Game four was Oakland’s best chance to take the series, and it would be a squandered chance that would allow for the focus to shift back to Detroit. By the end of the fifth inning, the A’s had a 3-0 lead. In the bottom of the inning, the Tigers responded with three runs coming of the bat of Jhonny Peralta, which put Detroit back in the game. The hit also put an end to Dan Straily‘s no- hitter and then shut out, and also sunk Oakland’s chances as well. On the other side Doug Fister would not be saddled with the loss. In the seventh inning of the game, the A’s took the lead again, but in the bottom half of the inning, the Tigers pounced once more with a Jeffrey Maier-esque home run off the bat of Victor Martinez. He got a lot of help from the Detroit faithful in right field. That was followed by a lofty base hit from Austin Jackson to bring Andy Dirks in to bring the lead to 5-4. Detroit would go on to win the game 8-6. Joaquin Benoit gave up two runs in the ninth inning before striking out Seth Smith with men on base. Max Scherzer got the win in a two inning relief appearance for Detroit, and the series shifted back to Oakland for game five.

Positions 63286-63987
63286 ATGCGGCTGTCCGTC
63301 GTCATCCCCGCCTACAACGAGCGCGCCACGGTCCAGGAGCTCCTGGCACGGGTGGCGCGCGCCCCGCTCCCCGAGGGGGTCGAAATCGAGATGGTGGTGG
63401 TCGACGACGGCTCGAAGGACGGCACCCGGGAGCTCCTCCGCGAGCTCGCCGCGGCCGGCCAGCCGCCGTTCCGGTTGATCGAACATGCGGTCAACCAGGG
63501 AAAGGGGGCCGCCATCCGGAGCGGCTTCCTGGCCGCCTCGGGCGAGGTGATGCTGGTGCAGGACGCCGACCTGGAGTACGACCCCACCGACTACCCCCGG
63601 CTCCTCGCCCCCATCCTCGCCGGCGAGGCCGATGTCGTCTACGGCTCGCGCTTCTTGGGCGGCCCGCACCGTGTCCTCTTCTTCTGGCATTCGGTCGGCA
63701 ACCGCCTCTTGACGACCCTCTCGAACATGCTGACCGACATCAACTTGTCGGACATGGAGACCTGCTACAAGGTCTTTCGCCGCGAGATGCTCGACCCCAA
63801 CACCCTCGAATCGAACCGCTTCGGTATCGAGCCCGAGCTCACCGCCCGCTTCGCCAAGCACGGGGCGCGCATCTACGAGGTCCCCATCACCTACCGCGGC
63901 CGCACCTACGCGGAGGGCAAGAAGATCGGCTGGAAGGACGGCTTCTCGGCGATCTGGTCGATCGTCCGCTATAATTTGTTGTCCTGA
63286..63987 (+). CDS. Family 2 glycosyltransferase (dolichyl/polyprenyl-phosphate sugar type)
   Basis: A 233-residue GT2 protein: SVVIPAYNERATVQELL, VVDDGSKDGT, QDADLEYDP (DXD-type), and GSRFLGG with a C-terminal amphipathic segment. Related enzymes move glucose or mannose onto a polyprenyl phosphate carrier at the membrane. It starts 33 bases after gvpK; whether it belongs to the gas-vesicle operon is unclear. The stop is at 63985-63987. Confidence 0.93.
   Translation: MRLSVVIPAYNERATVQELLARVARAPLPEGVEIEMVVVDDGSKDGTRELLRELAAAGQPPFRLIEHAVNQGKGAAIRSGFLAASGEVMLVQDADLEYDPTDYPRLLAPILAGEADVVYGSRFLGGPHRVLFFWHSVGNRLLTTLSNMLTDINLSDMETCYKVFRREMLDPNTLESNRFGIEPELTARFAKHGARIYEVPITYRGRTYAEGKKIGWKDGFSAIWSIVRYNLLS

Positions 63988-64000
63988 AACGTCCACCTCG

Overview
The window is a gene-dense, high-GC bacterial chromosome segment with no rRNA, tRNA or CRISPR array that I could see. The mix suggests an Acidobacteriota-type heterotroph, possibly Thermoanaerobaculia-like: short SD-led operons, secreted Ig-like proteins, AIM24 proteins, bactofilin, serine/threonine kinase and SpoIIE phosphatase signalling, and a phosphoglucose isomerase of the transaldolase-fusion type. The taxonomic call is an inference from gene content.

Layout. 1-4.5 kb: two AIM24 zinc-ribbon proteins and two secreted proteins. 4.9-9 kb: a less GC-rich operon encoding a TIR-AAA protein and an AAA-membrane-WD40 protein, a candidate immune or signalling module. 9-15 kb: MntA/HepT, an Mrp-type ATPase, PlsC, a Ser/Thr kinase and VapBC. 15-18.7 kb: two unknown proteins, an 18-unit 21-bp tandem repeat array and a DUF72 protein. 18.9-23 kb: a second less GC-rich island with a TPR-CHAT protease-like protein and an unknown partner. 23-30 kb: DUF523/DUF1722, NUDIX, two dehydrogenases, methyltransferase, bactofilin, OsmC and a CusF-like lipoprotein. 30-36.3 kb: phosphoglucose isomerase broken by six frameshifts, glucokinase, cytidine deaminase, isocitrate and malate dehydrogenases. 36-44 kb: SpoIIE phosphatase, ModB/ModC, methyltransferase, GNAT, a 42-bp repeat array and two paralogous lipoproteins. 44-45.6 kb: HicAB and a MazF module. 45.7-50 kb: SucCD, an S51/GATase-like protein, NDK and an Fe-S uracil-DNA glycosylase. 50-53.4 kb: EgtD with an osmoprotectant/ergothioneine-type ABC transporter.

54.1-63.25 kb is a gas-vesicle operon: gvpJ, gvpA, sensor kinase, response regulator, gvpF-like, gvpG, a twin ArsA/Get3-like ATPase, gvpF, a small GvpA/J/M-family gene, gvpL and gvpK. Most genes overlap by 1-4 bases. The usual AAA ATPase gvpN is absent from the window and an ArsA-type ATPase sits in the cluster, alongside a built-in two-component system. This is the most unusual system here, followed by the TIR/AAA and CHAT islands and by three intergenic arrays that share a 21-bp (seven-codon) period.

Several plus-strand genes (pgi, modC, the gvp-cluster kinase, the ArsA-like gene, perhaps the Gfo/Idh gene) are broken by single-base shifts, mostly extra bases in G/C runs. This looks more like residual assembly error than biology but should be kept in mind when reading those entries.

Game five would see a rematch of game two as the A’s made the decision to start Sonny Gray instead of Bartolo Colon. For Detroit, the decision was the same as it was last year, give the ball to Justin Verlander for game five. It would be that game five would not be an exact replay of game two for the Athletics as Gray was meddling in between consistency and inconsistency. He would only last five innings as a Miguel Cabrera two-run home run in the fourth, followed by comeback hit by Prince Fielder in the fifth inning which took Gray out of the game. Verlander on the other hand, picked up where he left off in game two. He continued his torrid pace against Oakland which included flirting with a no-hitter until the seventh inning. Over the course of his eight innings, Verlander struck out ten batters before handing the ball off to Joaquin Benoit for the save. Once again, it was a close one as the A’s tried to get a rally started in the ninth inning, but by then it was too late. The final score from the game was 3-0 as Detroit took the series three games to two.